Madhurya, Mādhurya: 16 definitions
Madhurya means something in Hinduism, Sanskrit, Marathi, Hindi. If you want to know the exact meaning, history, etymology or English translation of this term then check out the descriptions on this page. Add your comment or reference to a book if you want to contribute to this summary article.
Alternative spellings of this word include Madhury.
Natyashastra (theatrics and dramaturgy)Source: Wisdom Library: Nāṭya-śāstra
1) Mādhurya (माधुर्य, “sweetness”) refers to one of the ten merits (guṇa) of a dramatic play (kāvya), according to Nāṭyaśāstra chapter 17. They are characterised by their sweetness and depth of meaning. (Description): When a sentence heard or uttered many times does not tire or disgust anyone, it is an instance of Sweetness (mādhurya).
2) Mādhurya (माधुर्य, “delicacy”) refers to one of the ten “ involuntary graces” of women (svābhāvikā), according to the Nāṭyaśāstra chapter 24. These involuntary (spontaneous) graces, represent one of the three aspects of graces (alaṃkāra) which forms which forms the support of sentiments (rasa) in drama.
According to the Nāṭyaśāstra, “moderation in the movement of limbs in all conditions, especially in radiance (dīpti), and in lolling (lalita), is called ‘delicacy’ (mādhurya)”.
3) Mādhurya (माधुर्य, “self-possession”) also refers to one of the eight aspects of the male’s sattva, according to the Nāṭyaśāstra chapter 24. Accordingingly, “if due to a long practice in this direction one’s sense-organs retain their firmness even when great changes of the natural state have occurred, it is called ‘self-possesion’ (mādhurya, lit. sweetness)”.
These involuntary graces (such as mādhurya) and sattvas are defined according to the science of sāmānyābhinaya, or “harmonious representation”.
Natyashastra (नाट्यशास्त्र, nāṭyaśāstra) refers to both the ancient Indian tradition (śāstra) of performing arts, (nāṭya, e.g., theatrics, drama, dance, music), as well as the name of a Sanskrit work dealing with these subjects. It also teaches the rules for composing dramatic plays (nataka) and poetic works (kavya).
Vaishnavism (Vaishava dharma)Source: Pure Bhakti: Bhagavad-gita (4th edition)
Mādhurya (माधुर्य) refers to “with sweetness, or beauty. It refers to devotion inspired by attraction to Bhagavān’s sweet and intimate feature as a beautiful young cowherd boy and to the greatest exchange of love between Kṛṣṇa and His devotees”. (cf. Glossary page from Śrīmad-Bhagavad-Gītā).Source: Pure Bhakti: Bhajana-rahasya - 2nd Edition
Mādhurya (माधुर्य) refers to:—(1) sweetness or beauty ; (2) Śrī Kṛṣṇa’s four unique qualities: līlā-mādhurya–astonishing pastimes; prema-mādhurya–He is surrounded by devotees who possess incom parable mādhuryaprema; veṇu-mādhurya–the mellifluous sound of His flute; and rūpa-mādhurya–His extraordinary beauty. (cf. Glossary page from Bhajana-Rahasya).Source: Pure Bhakti: Brhad Bhagavatamrtam
Madhurya (मधुर्य) refers to:—Sweetness; sweet human-like pastimes; the relationship, or rasa, of conjugal love. (cf. Glossary page from Śrī Bṛhad-bhāgavatāmṛta).
Vaishnava (वैष्णव, vaiṣṇava) or vaishnavism (vaiṣṇavism) represents a tradition of Hinduism worshipping Vishnu as the supreme Lord. Similar to the Shaktism and Shaivism traditions, Vaishnavism also developed as an individual movement, famous for its exposition of the dashavatara (‘ten avatars of Vishnu’).
Kavya (poetry)Source: Shodhganga: Bhismacaritam a critical study
Mādhurya (माधुर्य, “sweetness”) or Mādhuryaguṇa refers to one of the different Guṇas (‘qualities’) employed in the Bhīṣmacarita (Bhishma Charitra) which is a mahākāvya (‘epic poem’) written by Hari Narayan Dikshit.— According to Mammaṭa, the cause melting emotions in the mind, present in the erotic sentiment, and the form of joy is known as Sweetness (mādhurya). Viśvanātha also defined it. Sweetness is the elegance consisting of (i) alliteration technically called śrutyanuprāsa which is the grouping of similar sounds belonging to the same place of articulation, and (ii) absence of vulgarity. The verbal and ideal forms of sweetness (mādhurya) have been called vāg-rasa and vastu-rasa respectively.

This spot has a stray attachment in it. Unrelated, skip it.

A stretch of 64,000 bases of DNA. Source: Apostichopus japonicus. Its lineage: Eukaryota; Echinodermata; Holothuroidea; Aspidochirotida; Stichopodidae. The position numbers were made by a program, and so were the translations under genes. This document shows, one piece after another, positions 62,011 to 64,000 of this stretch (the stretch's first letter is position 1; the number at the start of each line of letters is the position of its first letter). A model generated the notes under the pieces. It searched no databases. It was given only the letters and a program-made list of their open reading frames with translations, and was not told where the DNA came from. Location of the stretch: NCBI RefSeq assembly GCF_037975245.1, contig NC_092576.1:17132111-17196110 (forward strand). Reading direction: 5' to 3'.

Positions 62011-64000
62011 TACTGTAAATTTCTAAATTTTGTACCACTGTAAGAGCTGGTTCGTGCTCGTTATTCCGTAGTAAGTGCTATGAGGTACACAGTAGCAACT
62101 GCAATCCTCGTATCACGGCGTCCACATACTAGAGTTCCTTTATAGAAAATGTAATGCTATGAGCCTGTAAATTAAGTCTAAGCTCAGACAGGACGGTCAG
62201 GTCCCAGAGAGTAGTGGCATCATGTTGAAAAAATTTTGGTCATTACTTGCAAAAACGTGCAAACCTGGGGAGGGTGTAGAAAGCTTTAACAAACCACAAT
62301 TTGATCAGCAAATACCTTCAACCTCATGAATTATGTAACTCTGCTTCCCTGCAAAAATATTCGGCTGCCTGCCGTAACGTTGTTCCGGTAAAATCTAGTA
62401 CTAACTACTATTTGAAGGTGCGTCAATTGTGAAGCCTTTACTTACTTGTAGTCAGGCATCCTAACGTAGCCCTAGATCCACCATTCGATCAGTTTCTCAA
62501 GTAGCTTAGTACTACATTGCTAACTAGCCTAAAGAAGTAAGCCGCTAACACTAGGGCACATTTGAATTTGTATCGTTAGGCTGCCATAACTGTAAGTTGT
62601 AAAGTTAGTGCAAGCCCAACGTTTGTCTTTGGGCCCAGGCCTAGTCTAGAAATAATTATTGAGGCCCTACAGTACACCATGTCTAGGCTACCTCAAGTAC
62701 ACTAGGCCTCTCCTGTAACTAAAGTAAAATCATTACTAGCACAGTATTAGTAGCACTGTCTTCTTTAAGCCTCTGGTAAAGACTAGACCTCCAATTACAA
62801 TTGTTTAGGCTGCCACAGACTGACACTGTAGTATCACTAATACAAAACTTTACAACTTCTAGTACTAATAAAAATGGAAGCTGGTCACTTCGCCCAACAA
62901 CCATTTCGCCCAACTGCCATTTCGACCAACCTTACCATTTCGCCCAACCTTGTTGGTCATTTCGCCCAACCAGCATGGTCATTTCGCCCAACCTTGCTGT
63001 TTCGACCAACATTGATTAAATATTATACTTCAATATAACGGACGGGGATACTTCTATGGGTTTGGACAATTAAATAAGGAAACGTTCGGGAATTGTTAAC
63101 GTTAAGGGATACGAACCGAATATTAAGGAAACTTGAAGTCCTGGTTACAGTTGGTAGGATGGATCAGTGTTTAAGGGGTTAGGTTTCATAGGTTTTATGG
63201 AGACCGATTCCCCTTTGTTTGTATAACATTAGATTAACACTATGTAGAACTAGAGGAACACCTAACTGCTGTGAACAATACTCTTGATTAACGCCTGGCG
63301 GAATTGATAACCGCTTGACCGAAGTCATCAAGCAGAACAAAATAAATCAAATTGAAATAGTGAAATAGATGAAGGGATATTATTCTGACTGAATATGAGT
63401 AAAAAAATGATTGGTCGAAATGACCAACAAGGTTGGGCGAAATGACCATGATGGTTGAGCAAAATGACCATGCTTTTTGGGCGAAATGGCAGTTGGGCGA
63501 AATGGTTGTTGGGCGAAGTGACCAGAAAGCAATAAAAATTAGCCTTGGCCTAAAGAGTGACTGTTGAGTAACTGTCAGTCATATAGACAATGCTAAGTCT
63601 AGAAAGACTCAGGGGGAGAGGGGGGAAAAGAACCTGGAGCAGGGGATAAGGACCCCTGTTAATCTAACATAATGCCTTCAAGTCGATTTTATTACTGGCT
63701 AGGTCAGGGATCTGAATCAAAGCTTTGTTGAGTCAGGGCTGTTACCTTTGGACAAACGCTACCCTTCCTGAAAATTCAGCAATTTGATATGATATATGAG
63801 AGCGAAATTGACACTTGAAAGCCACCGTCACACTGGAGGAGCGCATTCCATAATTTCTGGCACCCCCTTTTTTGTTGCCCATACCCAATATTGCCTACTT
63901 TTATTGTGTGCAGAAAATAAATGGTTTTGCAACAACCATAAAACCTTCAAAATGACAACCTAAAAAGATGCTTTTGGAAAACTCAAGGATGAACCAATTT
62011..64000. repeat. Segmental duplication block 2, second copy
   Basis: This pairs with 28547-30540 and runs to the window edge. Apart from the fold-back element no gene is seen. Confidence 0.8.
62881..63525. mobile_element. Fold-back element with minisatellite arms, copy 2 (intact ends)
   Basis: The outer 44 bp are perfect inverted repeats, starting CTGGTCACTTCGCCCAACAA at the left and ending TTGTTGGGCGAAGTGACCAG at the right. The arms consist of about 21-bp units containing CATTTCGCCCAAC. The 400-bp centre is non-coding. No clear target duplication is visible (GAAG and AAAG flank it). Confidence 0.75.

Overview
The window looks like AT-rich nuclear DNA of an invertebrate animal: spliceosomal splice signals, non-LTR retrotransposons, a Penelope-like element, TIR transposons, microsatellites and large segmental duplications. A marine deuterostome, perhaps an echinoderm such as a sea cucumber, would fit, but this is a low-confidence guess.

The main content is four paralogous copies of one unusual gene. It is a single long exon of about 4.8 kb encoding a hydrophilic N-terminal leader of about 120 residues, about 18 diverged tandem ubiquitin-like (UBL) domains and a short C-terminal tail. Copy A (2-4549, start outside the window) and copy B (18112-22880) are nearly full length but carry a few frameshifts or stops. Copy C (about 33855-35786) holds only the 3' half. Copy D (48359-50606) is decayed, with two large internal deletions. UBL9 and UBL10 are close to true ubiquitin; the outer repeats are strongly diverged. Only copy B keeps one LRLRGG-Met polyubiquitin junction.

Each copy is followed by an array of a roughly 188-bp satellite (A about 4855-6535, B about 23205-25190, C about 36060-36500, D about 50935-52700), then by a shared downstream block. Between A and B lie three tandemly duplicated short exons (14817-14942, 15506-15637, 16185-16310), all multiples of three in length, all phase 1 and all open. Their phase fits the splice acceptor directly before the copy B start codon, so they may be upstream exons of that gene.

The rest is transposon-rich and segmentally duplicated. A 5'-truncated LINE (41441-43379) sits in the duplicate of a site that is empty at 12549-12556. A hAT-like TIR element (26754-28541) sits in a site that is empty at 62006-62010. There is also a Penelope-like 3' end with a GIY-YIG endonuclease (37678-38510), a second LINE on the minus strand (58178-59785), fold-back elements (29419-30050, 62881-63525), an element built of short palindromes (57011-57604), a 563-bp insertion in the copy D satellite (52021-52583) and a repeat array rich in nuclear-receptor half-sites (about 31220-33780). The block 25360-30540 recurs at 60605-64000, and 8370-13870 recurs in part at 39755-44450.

In Bharata, it is sweetness (mādhurya) where a sentence heard or repeated many times does not bore or disgust. According to Bhāmaha, the mādhurya of kāvya consists in (i) its being pleasing to the ear and in (ii) the use of a smaller number of compounds, while Vāmana calls it, as a verbal guṇa, the distinctness of words due to absence of long compounds and, as an ideal guṇa, the strikingness of utterance (uktivaicitrya).
Kavya (काव्य, kavya) refers to Sanskrit poetry, a popular ancient Indian tradition of literature. There have been many Sanskrit poets over the ages, hailing from ancient India and beyond. This topic includes mahakavya, or ‘epic poetry’ and natya, or ‘dramatic poetry’.
Shaktism (Shakta philosophy)Source: Google Books: Manthanabhairavatantram
Mādhurya (माधुर्य) refers to “sweet (loving)” and is used to describe the Goddess, according to the Śrīmatottara-tantra, an expansion of the Kubjikāmatatantra: the earliest popular and most authoritative Tantra of the Kubjikā cult.—Accordingly, “[...] The goddess who had (just) emerged from the Liṅga and heard the gods words, assumed a sweet (loving) (mādhurya) form (mūrti) and was bent over (kubjikā) with shyness (lajjā). Then she thought (to herself): ‘How is it that the teacher and lord of the gods, demons and the three worlds desires grace (from me)?’”.
Shakta (शाक्त, śākta) or Shaktism (śāktism) represents a tradition of Hinduism where the Goddess (Devi) is revered and worshipped. Shakta literature includes a range of scriptures, including various Agamas and Tantras, although its roots may be traced back to the Vedas.
Languages of India and abroad
Marathi-English dictionarySource: DDSA: The Molesworth Marathi and English Dictionary
mādhurya (माधुर्य).—n (S) Sweetness, lit. fig., lusciousness, melodiousness, fragrance, agreeableness &c.: also softness, gentleness, mildness of disposition or manners.Source: DDSA: The Aryabhusan school dictionary, Marathi-English
mādhurya (माधुर्य).—n Sweetness; gentleness.
Marathi is an Indo-European language having over 70 million native speakers people in (predominantly) Maharashtra India. Marathi, like many other Indo-Aryan languages, evolved from early forms of Prakrit, which itself is a subset of Sanskrit, one of the most ancient languages of the world.
Sanskrit dictionarySource: DDSA: The practical Sanskrit-English dictionary
Mādhurya (माधुर्य).—[madhurasya bhāvaḥ ṣyañ]
1) Sweetness; माधुर्यमीष्टे हरिणान् ग्रहीतुम् (mādhuryamīṣṭe hariṇān grahītum) R.18.13; माधुर्यं मधुबिन्दुना रचयितुं क्षाराम्बुधे- रीहते (mādhuryaṃ madhubindunā racayituṃ kṣārāmbudhe- rīhate) Bh.2.6.
2) Attractive beauty, exquisite beauty; रूपं किमप्यनिर्वाच्यं तनोर्माधुर्यमुच्यते (rūpaṃ kimapyanirvācyaṃ tanormādhuryamucyate)